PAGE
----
HomeBlogsbillhare's blogAuto-Tune: Fact or Fiction

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Note - this article was written back in 2005, so the technology, available programs, techniques, stylstic useage, etc has changed drastically since then. I leave it here as an historical document of the time.

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One of the most overused buzzwords in the a cappella community is "Auto-Tune," though a great majority of people talking about it don't know exactly what it is. Widely loved and hated, sometimes within the same breath, this program (and others like it) can wield great results if used properly, or can turn your group into robots if abused. I liken it to painting your car: you can go down to the hardware store and buy a few cans of spray paint, and in less than an hour, your car is another color. The rust spots are gone, and it might be an improvement on the original ugliness, but everyone will still know you used spray paint. You can also strip the car down, prime it, apply layers of good enamel, bake it on, and buff to a high shine - much more work, but the results are worth it. Auto-Tune will work in both of these ways, depending on how much time and effort you want to put into it.

Auto-Tune has two different modes, "Auto" and "Graphical." In Auto mode, you set a scale, and the program won't let notes drift away from these pre-set grids. The problem with this is that in singing there are many inflections, stylistic scoops or bends, etc, that get caught in this web. This is also a mode you hear a lot because it's a quick cheap fix -someone was out of tune, and by stealing the other natural elements of their voice, they can quickly be back in tune. Robbing Peter to pay Paul as it were, but hoping that the problem solved was more egregious than the new problems created!

Figure 1 below shows Auto-Tune ready to be used in Auto mode. Set to a chromatic (all 12 tones) scale, it will correct each note to the nearest semitone. It can also be set to the key of the song, or even to only correct certain preset notes (say everything sounds good, but the vocalist is consistently flat on the note F#, Auto-Tune can be set to ignore any note other than F#.)

The other mode is "Graphical." Here Auto-Tune will take a small portion of audio, analyze it, and allow corrections to be made in a more musical manner. This mode also has an "automatic" function (i.e. will lock pitches to nearest scale tone), but even this is far more accurate than the real-time analysis/correction of full "Auto" mode. Take a listen to audio example 1, and compare with what you see on the graph below. Also note that the horizontal lines of the grid represent notes (in this case F2 to D#3) and the verticals represent time (in this case 2 second increments for a total of 10 seconds.)

It might take a listen or two to hear the fine details, but as you can hear and see, the first note bumps slightly sharp at the end, the second note starts sharp and drifts flat, the third has a wide, quick vibrato that covers nearly a whole step, and the fourth has a definite dip in the middle of the note.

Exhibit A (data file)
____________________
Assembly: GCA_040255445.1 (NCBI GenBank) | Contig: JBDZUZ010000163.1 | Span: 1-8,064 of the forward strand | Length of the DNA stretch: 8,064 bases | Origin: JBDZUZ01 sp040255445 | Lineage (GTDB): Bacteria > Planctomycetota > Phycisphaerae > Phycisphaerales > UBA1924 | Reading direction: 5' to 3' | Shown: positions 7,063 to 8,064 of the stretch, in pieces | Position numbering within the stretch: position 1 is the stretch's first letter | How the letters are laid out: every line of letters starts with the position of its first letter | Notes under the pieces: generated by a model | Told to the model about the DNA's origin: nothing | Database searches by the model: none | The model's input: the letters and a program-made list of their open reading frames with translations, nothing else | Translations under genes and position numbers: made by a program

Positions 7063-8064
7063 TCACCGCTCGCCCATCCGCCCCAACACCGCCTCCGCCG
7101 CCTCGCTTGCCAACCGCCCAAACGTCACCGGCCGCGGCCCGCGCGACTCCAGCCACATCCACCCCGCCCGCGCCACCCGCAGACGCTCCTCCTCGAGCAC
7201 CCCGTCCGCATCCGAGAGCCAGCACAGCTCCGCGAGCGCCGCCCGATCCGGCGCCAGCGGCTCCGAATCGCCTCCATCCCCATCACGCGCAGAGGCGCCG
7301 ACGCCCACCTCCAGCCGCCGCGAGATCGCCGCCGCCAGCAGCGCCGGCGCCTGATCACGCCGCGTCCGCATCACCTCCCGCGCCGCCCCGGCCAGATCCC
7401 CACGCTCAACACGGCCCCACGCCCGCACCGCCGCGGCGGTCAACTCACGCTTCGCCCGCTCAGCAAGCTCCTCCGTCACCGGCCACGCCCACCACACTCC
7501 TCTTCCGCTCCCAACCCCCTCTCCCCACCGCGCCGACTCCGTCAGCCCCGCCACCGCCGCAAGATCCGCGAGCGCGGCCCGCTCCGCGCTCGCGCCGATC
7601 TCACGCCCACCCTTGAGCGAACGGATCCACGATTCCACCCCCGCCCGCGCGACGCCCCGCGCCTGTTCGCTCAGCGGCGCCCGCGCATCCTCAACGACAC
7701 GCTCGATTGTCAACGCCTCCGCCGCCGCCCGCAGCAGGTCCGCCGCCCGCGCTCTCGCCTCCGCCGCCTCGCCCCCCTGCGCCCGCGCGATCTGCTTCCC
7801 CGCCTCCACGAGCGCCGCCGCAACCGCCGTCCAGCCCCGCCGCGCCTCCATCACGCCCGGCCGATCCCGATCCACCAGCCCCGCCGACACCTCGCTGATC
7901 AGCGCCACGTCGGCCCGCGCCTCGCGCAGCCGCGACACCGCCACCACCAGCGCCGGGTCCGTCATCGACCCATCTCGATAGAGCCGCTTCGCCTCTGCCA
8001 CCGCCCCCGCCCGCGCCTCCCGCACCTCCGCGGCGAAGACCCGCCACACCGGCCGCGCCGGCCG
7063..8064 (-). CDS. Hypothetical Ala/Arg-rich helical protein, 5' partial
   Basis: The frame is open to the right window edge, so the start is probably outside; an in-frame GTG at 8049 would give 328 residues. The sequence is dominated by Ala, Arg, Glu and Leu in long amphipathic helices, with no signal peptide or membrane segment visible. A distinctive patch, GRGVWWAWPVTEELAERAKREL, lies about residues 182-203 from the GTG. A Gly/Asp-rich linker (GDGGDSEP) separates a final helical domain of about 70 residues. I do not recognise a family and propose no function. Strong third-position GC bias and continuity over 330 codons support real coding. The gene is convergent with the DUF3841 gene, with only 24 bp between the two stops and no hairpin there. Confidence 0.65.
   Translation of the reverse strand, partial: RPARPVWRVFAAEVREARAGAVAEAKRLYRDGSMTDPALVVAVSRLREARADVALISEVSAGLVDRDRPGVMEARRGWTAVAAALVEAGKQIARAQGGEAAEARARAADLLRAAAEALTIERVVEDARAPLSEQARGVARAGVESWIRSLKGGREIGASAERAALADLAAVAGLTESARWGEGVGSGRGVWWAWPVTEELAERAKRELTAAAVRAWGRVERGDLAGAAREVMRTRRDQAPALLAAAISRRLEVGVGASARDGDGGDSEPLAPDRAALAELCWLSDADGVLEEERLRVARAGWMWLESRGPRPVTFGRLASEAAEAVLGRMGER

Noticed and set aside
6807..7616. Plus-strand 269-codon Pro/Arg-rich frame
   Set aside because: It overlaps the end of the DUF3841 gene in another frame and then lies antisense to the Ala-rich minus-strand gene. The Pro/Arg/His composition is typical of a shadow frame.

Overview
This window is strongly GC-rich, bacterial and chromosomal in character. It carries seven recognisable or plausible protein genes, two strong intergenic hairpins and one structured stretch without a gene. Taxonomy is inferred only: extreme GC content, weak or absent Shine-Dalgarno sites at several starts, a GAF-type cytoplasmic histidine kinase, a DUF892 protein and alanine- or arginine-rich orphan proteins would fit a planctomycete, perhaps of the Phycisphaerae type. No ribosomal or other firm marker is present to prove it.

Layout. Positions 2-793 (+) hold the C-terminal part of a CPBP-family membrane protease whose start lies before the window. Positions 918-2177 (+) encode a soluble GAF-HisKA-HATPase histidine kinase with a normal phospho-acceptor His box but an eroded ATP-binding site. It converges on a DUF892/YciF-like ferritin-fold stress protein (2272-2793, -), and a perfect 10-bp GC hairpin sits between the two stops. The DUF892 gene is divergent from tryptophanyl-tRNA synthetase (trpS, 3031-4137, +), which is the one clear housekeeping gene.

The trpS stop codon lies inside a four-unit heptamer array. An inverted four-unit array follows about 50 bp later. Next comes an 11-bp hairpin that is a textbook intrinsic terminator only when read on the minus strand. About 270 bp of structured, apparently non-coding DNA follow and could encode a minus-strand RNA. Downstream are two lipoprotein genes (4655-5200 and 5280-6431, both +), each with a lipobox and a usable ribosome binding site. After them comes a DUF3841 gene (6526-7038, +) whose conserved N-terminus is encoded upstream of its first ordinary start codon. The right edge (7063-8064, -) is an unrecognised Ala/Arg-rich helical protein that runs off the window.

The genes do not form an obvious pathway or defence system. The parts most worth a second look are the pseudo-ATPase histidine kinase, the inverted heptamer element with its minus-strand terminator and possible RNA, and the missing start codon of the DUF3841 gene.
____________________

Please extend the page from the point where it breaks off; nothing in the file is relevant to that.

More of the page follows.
Taking a step back to the first picture, the non-graphical mode, audio example 2 shows how the same snippet of audio would sound in this mode.

At this point, we can choose to have Auto-Tune do the work for us, do it manually, or a combination of both. Here we have chosen to let Auto-Tune do its own correction based on the analysis. As you can see, sometimes the notes take a quick leap and dive on either end by as much as 4 semitones or more. These are the natural inflections or "scoops "in our voices. Even though it's hard to see in the example, Auto-Tune is trying to "tune" these as well, creating a very fast "stair-stepping" sound. It's very fast, though, and in the context of other music it's usually getting into the "acceptable" range. In audio example 3, since the solo voice is all we hear, it might be more apparent. At the end of this page I will also show each example in the context of the other parts.

At this point we can manually remove some of the correction so the natural inflections come out more. It's the removal of these inflections that sound unnatural to our ears, so if we can leave them alone and only tune the fundamental part of the note, Auto-Tune becomes much more transparent. Not always perfect, but less detectable unless you are listening for it specifically, and listening hard at that. In figure 4, I've removed the initial correction for each note, and removed all correction for certain notes. While the second note now starts sharp, it quickly settles to pitch (but doesn't go flat anymore), but sounds pretty natural in doing so (after all, "perfect would just be weird.) The third note, since it's so quick and wavered, really wasn't helped by any correction so I removed it. Audio example 4 shows the result of this, and now we're ready to work on the next 10 seconds of the vocal - now you can see how this would take some time!

I hope this cleared up some of the mysteries surrounding Auto-Tune, and now here are the same 4 examples in a more real-world scenario:

audio example 1A
audio example 2A
audio example 3A
audio example 4A